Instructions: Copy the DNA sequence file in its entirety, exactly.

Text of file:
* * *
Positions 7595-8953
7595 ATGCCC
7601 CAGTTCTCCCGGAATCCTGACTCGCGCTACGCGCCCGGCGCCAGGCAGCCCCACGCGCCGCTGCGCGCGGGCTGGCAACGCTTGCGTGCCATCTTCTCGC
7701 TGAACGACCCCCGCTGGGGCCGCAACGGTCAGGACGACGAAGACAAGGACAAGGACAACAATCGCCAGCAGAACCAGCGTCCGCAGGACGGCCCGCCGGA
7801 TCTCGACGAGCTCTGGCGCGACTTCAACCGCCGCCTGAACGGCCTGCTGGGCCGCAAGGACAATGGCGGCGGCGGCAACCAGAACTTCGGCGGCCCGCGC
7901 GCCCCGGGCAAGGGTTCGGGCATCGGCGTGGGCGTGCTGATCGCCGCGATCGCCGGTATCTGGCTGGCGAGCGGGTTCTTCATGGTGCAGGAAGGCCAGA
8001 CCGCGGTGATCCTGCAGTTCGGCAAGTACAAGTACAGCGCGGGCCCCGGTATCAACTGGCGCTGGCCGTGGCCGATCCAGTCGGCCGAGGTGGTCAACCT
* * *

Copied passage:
Positions 7595-8953
7595 ATGCCC
7601 CAGTTCTCCCGGAATCCTGACTCGCGCTACGCGCCCGGCGCCAGGCAGCCCCACGCGCCGCTGCGCGCGGGCTGGCAACGCTTGCGTGCCATCTTCTCGC
7701 TGAACGACCCCCGCTGGGGCCGCAACGGTCAGGACGACGAAGACAAGGACAAGGACAACAATCGCCAGCAGAACCAGCGTCCGCAGGACGGCCCGCCGGA
7801 TCTCGACGAGCTCTGGCGCGACTTCAACCGCCGCCTGAACGGCCTGCTGGGCCGCAAGGACAATGGCGGCGGCGGCAACCAGAACTTCGGCGGCCCGCGC
7901 GCCCCGGGCAAGGGTTCGGGCATCGGCGTGGGCGTGCTGATCGCCGCGATCGCCGGTATCTGGCTGGCGAGCGGGTTCTTCATGGTGCAGGAAGGCCAGA
8001 CCGCGGTGATCCTGCAGTTCGGCAAGTACAAGTACAGCGCGGGCCCCGGTATCAACTGGCGCTGGCCGTGGCCGATCCAGTCGGCCGAGGTGGTCAACCT